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Reproduction and change on the global scale: a Bourdieusian perspective on management education

Research output: Contribution to Journal/MagazineJournal articlepeer-review

<mark>Journal publication date</mark>09/2012
<mark>Journal</mark>Journal of Management Studies
Issue number6
Number of pages29
Pages (from-to)1023-1051
Publication StatusPublished
<mark>Original language</mark>English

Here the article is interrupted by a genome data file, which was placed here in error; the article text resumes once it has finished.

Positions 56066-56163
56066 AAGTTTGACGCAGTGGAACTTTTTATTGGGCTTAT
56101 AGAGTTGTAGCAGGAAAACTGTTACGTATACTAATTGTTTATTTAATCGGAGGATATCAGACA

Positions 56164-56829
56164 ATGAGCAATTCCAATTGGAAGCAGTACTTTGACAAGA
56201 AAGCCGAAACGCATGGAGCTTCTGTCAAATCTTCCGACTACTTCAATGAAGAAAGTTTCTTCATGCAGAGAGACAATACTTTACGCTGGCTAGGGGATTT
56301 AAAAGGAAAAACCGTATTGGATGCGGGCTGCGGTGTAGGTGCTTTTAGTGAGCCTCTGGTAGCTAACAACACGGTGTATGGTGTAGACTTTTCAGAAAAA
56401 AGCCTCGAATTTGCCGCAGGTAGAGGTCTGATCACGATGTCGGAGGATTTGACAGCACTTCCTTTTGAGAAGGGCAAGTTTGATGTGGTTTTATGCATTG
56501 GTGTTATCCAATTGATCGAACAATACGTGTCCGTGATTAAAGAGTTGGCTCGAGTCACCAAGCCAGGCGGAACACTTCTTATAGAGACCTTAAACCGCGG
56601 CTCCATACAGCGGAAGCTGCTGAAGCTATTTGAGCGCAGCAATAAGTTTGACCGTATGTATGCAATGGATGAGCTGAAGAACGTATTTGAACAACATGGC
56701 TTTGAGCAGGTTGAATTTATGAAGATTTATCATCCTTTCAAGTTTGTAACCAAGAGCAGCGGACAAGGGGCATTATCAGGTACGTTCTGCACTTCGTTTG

Despite a proliferation of critical studies on management education, there is a paucity of knowledge of the ways in which problematic beliefs, values, and practices are reproduced in and through management education. By drawing on and extending Bourdieu's seminal work, this paper offers a new perspective on reproduction on the global scale. Our framework spans three inter-related levels of analysis: the dominant beliefs, values, and practices (nomos and doxa) of management in global society; the structuration of the field of management education on a global scale; and the prevailing pedagogical practices in management education programmes. Our analysis adds to critical studies of management education by elucidating the overwhelming institutional forces of reproduction and thus explaining how difficult it is to effect change in the prevailing ideas, values, and practices. Unlike most critical analyses, we also explain how change might take place and what it would require. Thus, our analysis advances studies of reproduction in this era of globalization more generally. It also provides an example of how Bourdieusian ideas can be applied and expanded upon in novel ways in research on education in general and management education in particular.